As a final example, there’s poor Ralph, the out-of-work-auto-plant worker in "Johnny 99," whose turn to petty crime after losing his job on the assembly line leads him down a dark path ending with a murdered night-clerk and a life-sentence. His final statement to the court before the bailiff comes to forever take him away encapsulates the weary-of-losing and out-of-luck desperation that permeates this album:
Now judge, judge I had debts no honest man could pay
The bank was holdin' my mortgage
and they were gonna take my house away
Now I ain't sayin' that make me an innocent man
But it was more 'n all this that put that gun in my hand

Well your honor I do believe I'd be better off dead
So if you can take a man's life
for the thoughts that's in his head
Then won't you sit back in that chair
and think it over judge one more time
And let 'em shave off my hair
and put me on that execution line
I could also mention the torn loyalties of the police officer in “Highway Patrol Man,” caught between his duty to the law and his love for his derelict brother, or the speeding desperado in “State Trooper,” roaring along a wet highway in a New Jersey Night, with unspoken sin on his hands and an anxious prayer on his lips: “Mr State Trooper, please don’t stop me …”

Though it gets its finest treatment on Nebraska, this heart for the losers and the luckless of this world permeates Springsteen’s song writing. There’s the speaker in “The River,” who takes all his hopes and dreams for the future, and exchanges them for the unwanted responsibility of being a teen aged dad.  There's the third-rate thug in “Meeting Across the River,” who's trying to scrounge up the cash to make a sketchy deal with some shady character on the other side of the river.  There's the forlorn, if willfully naïve lover in “Candy’s Room,” who can’t bring himself to ask the truth about the "strangers from the city" who call his girlfriend’s number and "bring her toys" (all he knows is that there’s "a sadness hidden in her pretty face / a sadness all her own / from which no man can keep Candy safe.")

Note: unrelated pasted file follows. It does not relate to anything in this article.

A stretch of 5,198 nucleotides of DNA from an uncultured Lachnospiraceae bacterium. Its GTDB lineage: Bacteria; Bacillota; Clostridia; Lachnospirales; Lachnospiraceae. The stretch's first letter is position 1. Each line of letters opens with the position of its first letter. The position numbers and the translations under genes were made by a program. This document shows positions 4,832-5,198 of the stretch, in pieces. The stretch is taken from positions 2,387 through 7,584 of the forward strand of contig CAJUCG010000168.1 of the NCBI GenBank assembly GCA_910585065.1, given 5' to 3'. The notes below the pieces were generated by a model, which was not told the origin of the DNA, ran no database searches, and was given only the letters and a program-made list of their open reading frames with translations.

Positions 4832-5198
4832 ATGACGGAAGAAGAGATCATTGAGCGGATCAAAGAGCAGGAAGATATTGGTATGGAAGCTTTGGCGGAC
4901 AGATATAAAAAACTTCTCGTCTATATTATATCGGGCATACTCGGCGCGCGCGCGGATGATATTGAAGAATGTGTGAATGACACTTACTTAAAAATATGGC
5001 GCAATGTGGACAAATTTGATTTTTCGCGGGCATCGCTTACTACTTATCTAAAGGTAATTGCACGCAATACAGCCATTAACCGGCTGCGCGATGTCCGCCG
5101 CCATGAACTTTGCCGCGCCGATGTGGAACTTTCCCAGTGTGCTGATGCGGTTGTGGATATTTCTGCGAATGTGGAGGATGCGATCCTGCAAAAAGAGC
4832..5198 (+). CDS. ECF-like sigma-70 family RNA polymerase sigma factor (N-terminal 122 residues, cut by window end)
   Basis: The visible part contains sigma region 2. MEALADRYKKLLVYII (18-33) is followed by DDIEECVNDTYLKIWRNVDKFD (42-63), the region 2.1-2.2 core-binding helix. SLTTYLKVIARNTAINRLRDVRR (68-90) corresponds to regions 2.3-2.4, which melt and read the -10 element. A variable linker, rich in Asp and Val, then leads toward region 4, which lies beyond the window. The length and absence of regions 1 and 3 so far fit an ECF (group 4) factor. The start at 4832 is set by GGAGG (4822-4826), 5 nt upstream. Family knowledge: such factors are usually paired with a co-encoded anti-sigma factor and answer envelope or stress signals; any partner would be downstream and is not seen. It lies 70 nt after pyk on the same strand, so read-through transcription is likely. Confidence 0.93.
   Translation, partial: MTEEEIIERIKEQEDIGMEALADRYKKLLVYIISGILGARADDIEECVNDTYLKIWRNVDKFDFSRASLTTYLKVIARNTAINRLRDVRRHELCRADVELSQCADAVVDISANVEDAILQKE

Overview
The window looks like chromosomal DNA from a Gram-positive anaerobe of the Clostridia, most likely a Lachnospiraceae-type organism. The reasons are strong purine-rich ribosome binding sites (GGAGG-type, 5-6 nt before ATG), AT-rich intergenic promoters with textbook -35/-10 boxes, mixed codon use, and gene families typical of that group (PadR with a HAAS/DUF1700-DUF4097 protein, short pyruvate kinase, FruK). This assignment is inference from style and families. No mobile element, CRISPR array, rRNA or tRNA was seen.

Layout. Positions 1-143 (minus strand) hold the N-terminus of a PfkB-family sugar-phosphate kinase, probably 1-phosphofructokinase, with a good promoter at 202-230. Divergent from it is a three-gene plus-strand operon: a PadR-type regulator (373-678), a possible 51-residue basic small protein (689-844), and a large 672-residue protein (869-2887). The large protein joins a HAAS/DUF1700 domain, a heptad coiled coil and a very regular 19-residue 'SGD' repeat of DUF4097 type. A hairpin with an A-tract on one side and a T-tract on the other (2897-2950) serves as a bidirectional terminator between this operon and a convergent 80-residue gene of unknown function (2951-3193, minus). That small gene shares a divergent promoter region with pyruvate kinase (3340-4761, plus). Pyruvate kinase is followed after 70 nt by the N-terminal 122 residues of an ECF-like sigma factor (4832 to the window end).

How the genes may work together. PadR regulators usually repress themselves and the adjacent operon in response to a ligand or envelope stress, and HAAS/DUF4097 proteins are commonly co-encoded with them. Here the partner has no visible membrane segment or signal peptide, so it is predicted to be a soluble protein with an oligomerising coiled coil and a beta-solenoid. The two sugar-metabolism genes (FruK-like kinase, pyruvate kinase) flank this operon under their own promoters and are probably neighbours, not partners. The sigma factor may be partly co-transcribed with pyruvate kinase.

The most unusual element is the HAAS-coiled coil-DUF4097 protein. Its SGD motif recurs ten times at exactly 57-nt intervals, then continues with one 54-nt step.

In his more mature song writing, the same theme shows up poignantly in songs like “Philadelphia” (about a man dying of AIDS) or “Jack of All Trades” (about the impact of the 2008 Recession on working class Americans). Even his most famous song, “Born in the USA”—though it’s so often mistaken as an oath blind of allegiance to America the Beautiful—is really about the returning vets of the Vietnamese war, chewed up and spit out by forces beyond their control, and come home to a nation that despised them all as losers.